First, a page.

We enjoyed our leisurely dining experience so much that we opted to stay for dessert (chocolate mousse spread over a coconut cake accented with an orange tuile) which meant that we missed the $5.00 showing of Crash at the Arena Grand that we'd planned to see. We caught the late showing of Brokeback instead. Dragonfly is one of those places that I'm really looking forward to sharing with my out-of-town guests, so come and visit soon so we can go back!

Thursday, March 09, 2006

I like my green beer just as much as the next person, but...

...according to Maureen Petrosky, author of The Wine Club, March is a great month for Syrah (or Shiraz if you're drinking Australian wine).

Looking for a great bottle of Shiraz to bring to a party? Petrosky recommends the irreverently named Woop Woop, a $12 bottle that earned a three-star rating from The New York Times. I haven't yet tried it myself, but I did spot it at Wild Oats the other day, and I'll be sure to make this my next dinner party pick! Every other wine she's recommended has been absolutely spot on.

Tuesday, March 07, 2006


...I wanted my wardrobe to advertise my occupation to all those in my path, this is what I'd wear with my jeans.

Monday, March 06, 2006

Broccoli Has Never Been So Much Fun...

I'll be the first to admit that I don't eat as many vegetables as I should. I like my veggies just fine, but it's hard to come up with ways to cook them that are creative and fun, and so usually I just don't bother. Is there anything less exciting than a bag of mixed greens doused with bottled red wine vinaigrette? I think side dishes in general are sort of daunting--by the time you make your main dinner, who wants to mess with anything else? (I have a friend who actually made a New Year's resolution to prepare more side dishes.)

All this being said, I was excited when I came across this recipe for Broccoli with Toasted Garlic Crumbs in the "quick kitchen" section of Gourmet. It was delicious, and it's a great way to use up leftover panko bread crumbs, which add a delightful light, nongreasy crunch to this dish.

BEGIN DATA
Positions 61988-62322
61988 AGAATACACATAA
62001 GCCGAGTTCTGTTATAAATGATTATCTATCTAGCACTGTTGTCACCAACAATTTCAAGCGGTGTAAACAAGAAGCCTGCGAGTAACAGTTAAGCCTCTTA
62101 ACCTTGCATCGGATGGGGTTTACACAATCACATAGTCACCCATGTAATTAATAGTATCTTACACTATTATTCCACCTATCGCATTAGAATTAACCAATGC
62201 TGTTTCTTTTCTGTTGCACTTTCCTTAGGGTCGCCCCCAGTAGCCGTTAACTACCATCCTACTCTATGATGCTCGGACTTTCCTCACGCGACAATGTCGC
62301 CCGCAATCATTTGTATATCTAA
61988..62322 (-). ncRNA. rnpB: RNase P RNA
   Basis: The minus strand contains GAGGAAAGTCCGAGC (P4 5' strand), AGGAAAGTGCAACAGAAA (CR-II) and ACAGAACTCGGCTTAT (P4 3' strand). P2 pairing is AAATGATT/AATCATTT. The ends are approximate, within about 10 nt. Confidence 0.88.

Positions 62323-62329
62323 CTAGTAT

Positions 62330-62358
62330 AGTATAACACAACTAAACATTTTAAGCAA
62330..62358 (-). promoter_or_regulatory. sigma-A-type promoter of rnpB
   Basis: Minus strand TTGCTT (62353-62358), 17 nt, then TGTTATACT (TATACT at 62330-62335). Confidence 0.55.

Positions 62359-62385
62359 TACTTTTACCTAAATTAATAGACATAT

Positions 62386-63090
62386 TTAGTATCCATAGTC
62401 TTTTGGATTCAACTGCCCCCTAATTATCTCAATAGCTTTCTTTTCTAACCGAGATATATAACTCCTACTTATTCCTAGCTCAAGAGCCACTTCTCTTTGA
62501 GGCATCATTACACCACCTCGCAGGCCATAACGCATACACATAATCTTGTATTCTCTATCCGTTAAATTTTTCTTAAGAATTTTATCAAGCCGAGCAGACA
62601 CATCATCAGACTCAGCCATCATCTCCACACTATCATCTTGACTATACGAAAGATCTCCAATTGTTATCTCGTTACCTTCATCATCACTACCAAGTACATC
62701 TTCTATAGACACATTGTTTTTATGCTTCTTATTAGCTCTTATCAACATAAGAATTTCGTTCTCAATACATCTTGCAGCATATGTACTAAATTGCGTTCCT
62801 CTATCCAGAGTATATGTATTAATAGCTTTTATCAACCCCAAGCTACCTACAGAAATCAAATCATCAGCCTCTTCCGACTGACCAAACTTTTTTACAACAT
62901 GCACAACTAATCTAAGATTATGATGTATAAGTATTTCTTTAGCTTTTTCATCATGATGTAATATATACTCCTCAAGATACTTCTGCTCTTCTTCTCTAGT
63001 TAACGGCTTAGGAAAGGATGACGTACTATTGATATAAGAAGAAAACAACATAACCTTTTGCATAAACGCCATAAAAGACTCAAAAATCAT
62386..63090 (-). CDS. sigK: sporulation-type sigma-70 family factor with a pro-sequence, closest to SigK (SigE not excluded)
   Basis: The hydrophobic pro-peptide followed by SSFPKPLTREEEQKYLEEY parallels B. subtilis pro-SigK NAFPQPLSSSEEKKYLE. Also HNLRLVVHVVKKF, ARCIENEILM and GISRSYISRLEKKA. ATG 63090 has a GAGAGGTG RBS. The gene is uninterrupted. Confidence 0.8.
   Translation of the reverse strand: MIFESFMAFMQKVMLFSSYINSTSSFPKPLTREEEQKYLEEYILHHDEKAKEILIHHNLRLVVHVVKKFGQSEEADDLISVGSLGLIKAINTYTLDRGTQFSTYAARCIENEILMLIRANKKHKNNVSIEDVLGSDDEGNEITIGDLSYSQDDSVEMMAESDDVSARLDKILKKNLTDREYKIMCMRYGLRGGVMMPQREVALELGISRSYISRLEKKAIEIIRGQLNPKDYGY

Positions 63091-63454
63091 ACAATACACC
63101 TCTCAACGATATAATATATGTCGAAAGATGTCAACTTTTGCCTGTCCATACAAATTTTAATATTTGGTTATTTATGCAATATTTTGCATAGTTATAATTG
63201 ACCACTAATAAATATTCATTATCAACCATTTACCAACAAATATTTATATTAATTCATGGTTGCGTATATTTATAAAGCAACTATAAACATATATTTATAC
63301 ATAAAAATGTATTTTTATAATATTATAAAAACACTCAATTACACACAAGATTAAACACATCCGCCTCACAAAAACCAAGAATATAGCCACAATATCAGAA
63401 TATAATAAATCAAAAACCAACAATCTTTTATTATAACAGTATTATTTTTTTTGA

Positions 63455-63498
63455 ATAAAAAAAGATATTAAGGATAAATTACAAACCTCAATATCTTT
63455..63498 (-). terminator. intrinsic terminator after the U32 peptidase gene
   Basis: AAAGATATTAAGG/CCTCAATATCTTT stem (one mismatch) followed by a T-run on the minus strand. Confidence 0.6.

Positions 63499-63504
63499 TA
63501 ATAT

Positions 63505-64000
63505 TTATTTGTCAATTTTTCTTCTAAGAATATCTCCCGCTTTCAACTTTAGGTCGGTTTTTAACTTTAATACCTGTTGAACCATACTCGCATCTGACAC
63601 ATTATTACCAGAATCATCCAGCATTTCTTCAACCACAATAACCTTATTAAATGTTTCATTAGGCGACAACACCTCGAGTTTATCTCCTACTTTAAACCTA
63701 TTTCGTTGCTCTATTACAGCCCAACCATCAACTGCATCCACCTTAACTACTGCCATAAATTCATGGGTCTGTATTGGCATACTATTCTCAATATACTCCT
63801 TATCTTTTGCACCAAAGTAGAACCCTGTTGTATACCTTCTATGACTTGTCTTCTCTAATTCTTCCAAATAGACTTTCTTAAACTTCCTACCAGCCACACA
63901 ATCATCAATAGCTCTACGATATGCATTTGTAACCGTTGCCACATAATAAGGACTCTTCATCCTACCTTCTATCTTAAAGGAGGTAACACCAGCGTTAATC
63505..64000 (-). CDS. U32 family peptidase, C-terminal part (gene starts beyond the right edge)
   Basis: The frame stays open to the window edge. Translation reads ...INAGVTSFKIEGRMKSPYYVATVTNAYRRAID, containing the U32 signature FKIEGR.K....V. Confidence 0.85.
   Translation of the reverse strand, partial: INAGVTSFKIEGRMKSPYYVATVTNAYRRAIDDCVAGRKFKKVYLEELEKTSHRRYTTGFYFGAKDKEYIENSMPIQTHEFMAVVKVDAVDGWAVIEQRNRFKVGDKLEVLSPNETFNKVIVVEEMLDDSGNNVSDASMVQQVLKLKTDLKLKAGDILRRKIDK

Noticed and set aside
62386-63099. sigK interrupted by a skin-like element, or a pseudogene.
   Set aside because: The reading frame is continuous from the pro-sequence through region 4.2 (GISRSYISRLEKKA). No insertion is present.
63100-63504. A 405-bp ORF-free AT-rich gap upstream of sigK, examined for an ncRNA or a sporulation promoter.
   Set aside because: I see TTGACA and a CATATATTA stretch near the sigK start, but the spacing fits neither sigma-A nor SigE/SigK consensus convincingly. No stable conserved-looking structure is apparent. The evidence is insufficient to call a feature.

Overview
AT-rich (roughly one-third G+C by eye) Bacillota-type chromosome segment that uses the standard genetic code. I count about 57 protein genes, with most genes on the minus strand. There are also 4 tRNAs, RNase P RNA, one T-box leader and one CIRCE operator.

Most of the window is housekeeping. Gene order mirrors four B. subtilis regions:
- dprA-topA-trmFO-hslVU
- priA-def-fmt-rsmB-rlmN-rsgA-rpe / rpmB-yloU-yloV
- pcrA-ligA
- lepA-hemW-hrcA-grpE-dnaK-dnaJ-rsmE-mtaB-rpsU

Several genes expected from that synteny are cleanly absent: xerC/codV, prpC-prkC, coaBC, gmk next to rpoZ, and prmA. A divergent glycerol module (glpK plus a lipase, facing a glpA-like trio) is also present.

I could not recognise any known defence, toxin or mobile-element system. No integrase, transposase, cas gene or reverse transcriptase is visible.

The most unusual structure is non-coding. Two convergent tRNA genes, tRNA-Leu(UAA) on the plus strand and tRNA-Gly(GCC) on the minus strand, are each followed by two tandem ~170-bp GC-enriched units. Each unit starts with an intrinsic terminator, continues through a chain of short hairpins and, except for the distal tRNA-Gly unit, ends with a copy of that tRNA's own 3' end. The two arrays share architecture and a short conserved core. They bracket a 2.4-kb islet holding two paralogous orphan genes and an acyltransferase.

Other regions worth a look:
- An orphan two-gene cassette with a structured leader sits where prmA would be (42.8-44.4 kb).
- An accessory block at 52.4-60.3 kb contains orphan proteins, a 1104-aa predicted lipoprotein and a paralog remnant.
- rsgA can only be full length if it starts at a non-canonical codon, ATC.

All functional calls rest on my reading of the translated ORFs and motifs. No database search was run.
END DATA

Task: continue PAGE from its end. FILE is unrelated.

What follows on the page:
Try it! Try it! You'll love it!

Thursday, March 02, 2006

Humble Pie

A growing genre in the world of food writing is the food memoir (like Ruth Reichl's Garlic and Sapphires or Julie Powell's Julie and Julia). Being a mostly nonfiction-reading kind of gal, I usually snap up these books soon as they are published. I finally bought Anne Dimock's Humble Pie after hearing her read an excerpt on NPR. It's wonderful--the kind of book you could both start and finish on a Saturday afternoon.

My favorite chapter: "Pie as a Feminist Tool." Brief summary: Baking pies can be a subversive act, so don't be fooled by the benevolent matrons slaving over crusts in their kitchens. They're up to something, that's for sure.

Wednesday, March 01, 2006

The Life of a Chef

I spent last evening in the restaurant kitchen of Columbus's most decorated chef--for over four hours I observed the dinner preparation, trying to stay out of the way of Chef and his kitchen minions as they crisscrossed the room with hot saute pans, boiling pots of stock and vats of freshly whipped cream. Chef and I chatted while he chopped scallions and seared racks of lamb, and we enjoyed a sizeable feast together until 11pm, from which I'm still reeling today. I'm just not used to eating that much, and though it was delicious, I'm still in the early stages of gastronomic recovery today.

A few observations:
  • Kitchens are noisy, noisy places--a far cry from the refined banter in the dining room. While I wouldn't trade my experience for anything, the sounds of oven fans, the clanging of pots, the clinking of dishes, and the terse (often tense) exchanges between the kitchen staff all provide a formidable auditory challenge to conducting an actual interview throughout the evening.
  • The life of a chef is far from glamorous. It means 16-hour days, sweating over hot stoves, thinking on your feet, and, in the case of many chefs, never actually being able to see your customers enjoy their meals.
  • It's very difficult for me to eat foie gras--not only do I not like the taste, but I fall squarely into the "it's not ethical" camp as far as that whole debate is concerned. (For a great article on the whole foie gras issue, check out "Should You Give Up Foie Gras?" in the March issue of Bon Appetit.
  • When Chef tells you that you'll be ending the meal with the "dessert symphony" (mini-creme brulee, white and dark chocolate terrine slices, fresh fruit in a crispy tuile cup, and freshly whipped cream, SAVE ROOM. This, by far, was the best part of my day!